— On June 12, 2015, OIG opened an investigation based on information that a senior Administrative Officer and two of her subordinates violated procurement rules and regulations related to the use of U.S. Government purchase cards. The investigation substantiated the allegation and revealed the officer instructed her employees to engage in the practice of split purchasing. As there was no violation of criminal law, the case was not referred to DOJ. However, the officer resigned from the Department while under investigation. The case was closed in January 2021.
— On October 28, 2019, OIG opened an investigation based on information that the senior advisor to a U.S. Ambassador serving overseas may have received supplemental compensation from a private company while serving as a U.S. Government employee. The investigation revealed the advisor transmitted Sensitive But Unclassified information to non-U.S. Government personnel and received gifts of airfare and a gift card valued over $8,000 from a private business entity. As there was no violation of criminal law, the case was not referred to DOJ. However, the officer resigned from the Department while under investigation. The case was closed in February 2021.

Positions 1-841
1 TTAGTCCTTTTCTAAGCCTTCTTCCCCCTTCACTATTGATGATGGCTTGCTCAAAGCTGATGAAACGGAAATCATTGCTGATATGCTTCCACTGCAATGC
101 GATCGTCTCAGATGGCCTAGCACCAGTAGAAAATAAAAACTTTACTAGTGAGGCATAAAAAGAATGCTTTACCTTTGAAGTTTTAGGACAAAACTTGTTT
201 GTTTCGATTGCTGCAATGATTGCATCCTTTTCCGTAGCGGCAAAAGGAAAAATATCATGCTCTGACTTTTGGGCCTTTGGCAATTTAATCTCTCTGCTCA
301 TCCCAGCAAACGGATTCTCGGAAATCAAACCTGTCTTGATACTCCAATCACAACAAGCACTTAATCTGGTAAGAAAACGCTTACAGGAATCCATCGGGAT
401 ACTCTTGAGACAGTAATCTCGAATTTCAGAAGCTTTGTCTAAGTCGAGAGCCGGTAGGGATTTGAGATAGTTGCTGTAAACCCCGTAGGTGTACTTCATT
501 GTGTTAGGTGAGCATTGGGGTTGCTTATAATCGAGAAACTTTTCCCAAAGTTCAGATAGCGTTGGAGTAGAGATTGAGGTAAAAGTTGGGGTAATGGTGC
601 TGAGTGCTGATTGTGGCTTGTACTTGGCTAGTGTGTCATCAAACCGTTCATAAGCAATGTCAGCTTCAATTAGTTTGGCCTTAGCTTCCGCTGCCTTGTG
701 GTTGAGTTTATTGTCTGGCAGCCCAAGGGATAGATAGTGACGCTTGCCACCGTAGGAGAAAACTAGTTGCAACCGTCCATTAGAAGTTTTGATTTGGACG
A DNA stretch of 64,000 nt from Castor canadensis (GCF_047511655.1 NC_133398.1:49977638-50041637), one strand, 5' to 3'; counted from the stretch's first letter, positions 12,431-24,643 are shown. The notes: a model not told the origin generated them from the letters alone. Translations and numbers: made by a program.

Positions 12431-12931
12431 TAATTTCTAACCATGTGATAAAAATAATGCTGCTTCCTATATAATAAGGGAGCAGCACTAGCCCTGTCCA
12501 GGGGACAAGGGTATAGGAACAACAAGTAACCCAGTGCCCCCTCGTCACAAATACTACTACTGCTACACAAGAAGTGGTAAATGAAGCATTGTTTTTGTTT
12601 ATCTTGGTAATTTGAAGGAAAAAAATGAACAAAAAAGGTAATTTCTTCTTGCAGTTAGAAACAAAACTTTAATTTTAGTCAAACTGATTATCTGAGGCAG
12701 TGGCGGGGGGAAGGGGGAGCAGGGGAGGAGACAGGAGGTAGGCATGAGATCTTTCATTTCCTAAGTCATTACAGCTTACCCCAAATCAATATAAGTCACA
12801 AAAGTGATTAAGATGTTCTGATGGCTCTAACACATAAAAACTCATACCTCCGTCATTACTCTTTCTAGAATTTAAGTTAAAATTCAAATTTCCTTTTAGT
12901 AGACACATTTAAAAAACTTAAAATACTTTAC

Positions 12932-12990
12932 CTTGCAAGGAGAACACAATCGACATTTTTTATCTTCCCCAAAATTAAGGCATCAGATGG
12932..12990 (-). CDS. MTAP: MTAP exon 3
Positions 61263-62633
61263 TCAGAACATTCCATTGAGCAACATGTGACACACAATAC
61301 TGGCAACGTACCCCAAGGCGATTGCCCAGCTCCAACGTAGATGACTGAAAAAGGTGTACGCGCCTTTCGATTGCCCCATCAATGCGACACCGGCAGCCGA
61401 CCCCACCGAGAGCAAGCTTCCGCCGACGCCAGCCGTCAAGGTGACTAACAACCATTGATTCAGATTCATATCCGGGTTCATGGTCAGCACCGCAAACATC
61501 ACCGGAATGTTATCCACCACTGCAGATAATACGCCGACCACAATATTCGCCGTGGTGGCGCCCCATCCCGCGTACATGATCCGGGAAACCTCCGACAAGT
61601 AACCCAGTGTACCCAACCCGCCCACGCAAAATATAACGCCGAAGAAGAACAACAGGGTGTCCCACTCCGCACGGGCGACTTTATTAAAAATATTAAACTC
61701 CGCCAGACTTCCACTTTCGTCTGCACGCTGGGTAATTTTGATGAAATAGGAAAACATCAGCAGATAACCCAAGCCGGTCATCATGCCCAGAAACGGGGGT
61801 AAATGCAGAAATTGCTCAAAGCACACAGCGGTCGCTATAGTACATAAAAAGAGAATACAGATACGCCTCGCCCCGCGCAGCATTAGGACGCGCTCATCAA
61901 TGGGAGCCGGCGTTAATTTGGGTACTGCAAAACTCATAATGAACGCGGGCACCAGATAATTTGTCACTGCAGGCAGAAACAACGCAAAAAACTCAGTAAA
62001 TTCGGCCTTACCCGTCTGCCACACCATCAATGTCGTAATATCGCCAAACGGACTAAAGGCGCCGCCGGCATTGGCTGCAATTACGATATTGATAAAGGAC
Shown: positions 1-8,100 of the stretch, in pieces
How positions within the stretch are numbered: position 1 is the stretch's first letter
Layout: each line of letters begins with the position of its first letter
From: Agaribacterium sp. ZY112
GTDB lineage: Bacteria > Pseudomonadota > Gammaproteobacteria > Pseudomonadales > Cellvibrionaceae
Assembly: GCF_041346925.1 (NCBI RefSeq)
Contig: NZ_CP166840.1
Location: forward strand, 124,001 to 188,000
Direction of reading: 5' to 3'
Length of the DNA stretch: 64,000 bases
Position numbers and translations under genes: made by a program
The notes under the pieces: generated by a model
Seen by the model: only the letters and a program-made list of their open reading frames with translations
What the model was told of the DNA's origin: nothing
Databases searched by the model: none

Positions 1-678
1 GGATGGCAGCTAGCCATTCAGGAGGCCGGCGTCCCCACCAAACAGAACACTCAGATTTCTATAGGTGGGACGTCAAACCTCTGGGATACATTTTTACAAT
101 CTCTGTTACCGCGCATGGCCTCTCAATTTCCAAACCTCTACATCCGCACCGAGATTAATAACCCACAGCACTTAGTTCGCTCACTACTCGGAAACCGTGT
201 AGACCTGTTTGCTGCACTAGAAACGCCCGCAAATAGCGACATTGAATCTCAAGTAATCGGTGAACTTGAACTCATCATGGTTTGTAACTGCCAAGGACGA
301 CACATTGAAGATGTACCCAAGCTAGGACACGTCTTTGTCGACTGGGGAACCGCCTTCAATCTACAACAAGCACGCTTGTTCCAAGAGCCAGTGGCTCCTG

— On May 29, 2019, OIG opened an investigation regarding multiple allegations of misconduct by a U.S. Ambassador. The investigation revealed the Ambassador inappropriately used his position to try to influence the move of a professional sporting event to a different venue. He also knowingly allowed his special assistant to conduct personal matters that fell outside of her scope of official duties, and while using non-Department email accounts, he did not courtesy copy or forward to his official Department email account at least 62 official emails in the span of approximately 6 months.As there was no violation of criminal law, the case was not referred to DOJ. However, the Ambassador resigned from the Department while under investigation. The case was closed in February 2021.